Gov. Nikki Haley's office did not release emails exposing its influence over a nonpartisan health care committee, instead releasing innocuous materials when The Post and Courier asked in May for documents related to the panel.
Revelatory emails surfaced Friday after a separate state agency responded to a different request for documents under the South Carolina public records law.
The two requests are nearly identical.
The governor's response contained press releases, public schedules and some correspondence among staffers, but no emails from the governor.
Haley's office offered no explanation for the discrepancy.
Haley spokesman Rob Godfrey said the governor was unavailable for an interview Tuesday or today, but has a scheduled public availability on Thursday.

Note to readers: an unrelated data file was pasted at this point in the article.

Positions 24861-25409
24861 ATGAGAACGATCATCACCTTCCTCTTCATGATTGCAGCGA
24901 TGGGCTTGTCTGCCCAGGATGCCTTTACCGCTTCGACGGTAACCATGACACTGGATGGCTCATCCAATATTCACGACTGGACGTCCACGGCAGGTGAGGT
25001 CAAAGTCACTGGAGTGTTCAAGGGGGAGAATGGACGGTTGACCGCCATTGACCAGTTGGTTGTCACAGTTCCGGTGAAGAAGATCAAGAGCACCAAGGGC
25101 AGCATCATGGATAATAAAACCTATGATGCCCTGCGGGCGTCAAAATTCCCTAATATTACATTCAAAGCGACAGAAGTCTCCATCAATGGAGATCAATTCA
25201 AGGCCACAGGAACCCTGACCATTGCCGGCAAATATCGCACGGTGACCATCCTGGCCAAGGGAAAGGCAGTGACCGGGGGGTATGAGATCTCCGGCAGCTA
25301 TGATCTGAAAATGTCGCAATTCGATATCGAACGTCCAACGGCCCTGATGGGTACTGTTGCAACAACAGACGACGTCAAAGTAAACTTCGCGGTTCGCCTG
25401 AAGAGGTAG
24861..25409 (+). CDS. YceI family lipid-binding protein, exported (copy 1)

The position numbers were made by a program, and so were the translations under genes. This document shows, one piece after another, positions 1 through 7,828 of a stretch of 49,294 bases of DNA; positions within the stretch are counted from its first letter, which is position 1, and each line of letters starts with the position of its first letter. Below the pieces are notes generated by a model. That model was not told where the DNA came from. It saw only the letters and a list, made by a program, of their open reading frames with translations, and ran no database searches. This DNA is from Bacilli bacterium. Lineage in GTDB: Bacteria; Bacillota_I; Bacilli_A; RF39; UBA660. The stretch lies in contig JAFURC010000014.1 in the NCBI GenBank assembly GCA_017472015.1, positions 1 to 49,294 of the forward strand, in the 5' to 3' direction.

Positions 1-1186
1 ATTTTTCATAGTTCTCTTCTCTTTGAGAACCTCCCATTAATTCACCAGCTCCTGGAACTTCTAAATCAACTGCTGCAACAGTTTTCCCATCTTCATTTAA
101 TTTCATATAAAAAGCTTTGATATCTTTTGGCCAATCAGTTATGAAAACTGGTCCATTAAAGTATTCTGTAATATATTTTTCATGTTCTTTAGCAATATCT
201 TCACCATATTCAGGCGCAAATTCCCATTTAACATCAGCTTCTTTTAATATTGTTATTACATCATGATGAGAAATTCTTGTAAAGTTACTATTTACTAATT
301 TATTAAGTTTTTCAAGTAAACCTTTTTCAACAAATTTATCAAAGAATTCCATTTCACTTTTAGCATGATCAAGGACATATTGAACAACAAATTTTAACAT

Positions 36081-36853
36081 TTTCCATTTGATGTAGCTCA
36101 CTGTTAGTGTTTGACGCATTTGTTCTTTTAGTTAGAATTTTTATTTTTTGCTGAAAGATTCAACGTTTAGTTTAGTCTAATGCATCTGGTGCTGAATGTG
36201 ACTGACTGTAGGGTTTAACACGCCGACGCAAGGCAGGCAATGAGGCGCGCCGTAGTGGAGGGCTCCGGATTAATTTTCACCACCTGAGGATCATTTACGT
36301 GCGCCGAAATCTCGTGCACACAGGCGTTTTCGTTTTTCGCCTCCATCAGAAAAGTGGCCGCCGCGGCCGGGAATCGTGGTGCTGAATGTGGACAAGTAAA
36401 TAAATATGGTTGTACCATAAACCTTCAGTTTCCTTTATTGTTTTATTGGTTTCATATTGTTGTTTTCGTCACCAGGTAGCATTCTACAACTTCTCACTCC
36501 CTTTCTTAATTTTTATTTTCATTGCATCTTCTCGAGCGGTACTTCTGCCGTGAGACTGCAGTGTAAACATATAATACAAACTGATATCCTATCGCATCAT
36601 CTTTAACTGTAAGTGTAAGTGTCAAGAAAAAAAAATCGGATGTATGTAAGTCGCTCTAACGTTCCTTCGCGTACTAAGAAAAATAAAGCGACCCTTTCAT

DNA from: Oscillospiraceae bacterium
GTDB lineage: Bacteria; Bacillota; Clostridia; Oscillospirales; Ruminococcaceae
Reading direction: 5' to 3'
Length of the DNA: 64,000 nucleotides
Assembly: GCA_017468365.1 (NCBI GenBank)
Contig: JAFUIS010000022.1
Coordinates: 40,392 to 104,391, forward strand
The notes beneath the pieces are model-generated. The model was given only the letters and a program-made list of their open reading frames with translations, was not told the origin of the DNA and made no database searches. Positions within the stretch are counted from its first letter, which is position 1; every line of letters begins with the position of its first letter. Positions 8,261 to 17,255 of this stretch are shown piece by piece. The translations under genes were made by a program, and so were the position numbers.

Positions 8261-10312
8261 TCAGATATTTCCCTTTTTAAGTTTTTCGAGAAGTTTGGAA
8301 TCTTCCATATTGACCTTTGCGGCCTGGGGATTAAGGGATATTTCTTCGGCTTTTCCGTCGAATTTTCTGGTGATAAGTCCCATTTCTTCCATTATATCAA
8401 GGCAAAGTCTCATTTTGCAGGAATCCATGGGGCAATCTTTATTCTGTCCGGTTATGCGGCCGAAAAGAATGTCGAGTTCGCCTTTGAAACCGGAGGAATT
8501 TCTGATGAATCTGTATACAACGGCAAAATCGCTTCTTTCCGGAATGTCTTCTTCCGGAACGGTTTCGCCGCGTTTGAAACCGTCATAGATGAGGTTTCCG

Jay Bender, an attorney for the S.C. Press Association, blasted the omission and the lack of response.
"This is consistent with the governor's idea that it is acceptable to destroy public records in spite of a state law that demands their preservation," he said.
Bender pointed to a March email thread in which Haley tells her top aides the outcome she expects of a nonpartisan committee she established to study how the federal health care overhaul should be implemented in the state.
Recommendations in the committee's report, sent to the governor two weeks ago, reflect the directions Haley gave in the March email.
"They're covering up a sham," Bender said. "They're covering the fact that the committee came up with a decision the governor preordained."
In an email, Godfrey said, "The governor's office provided you with all records the office had in its possession that were responsive to your request."
Godfrey did not respond to follow-up questions about the missing records.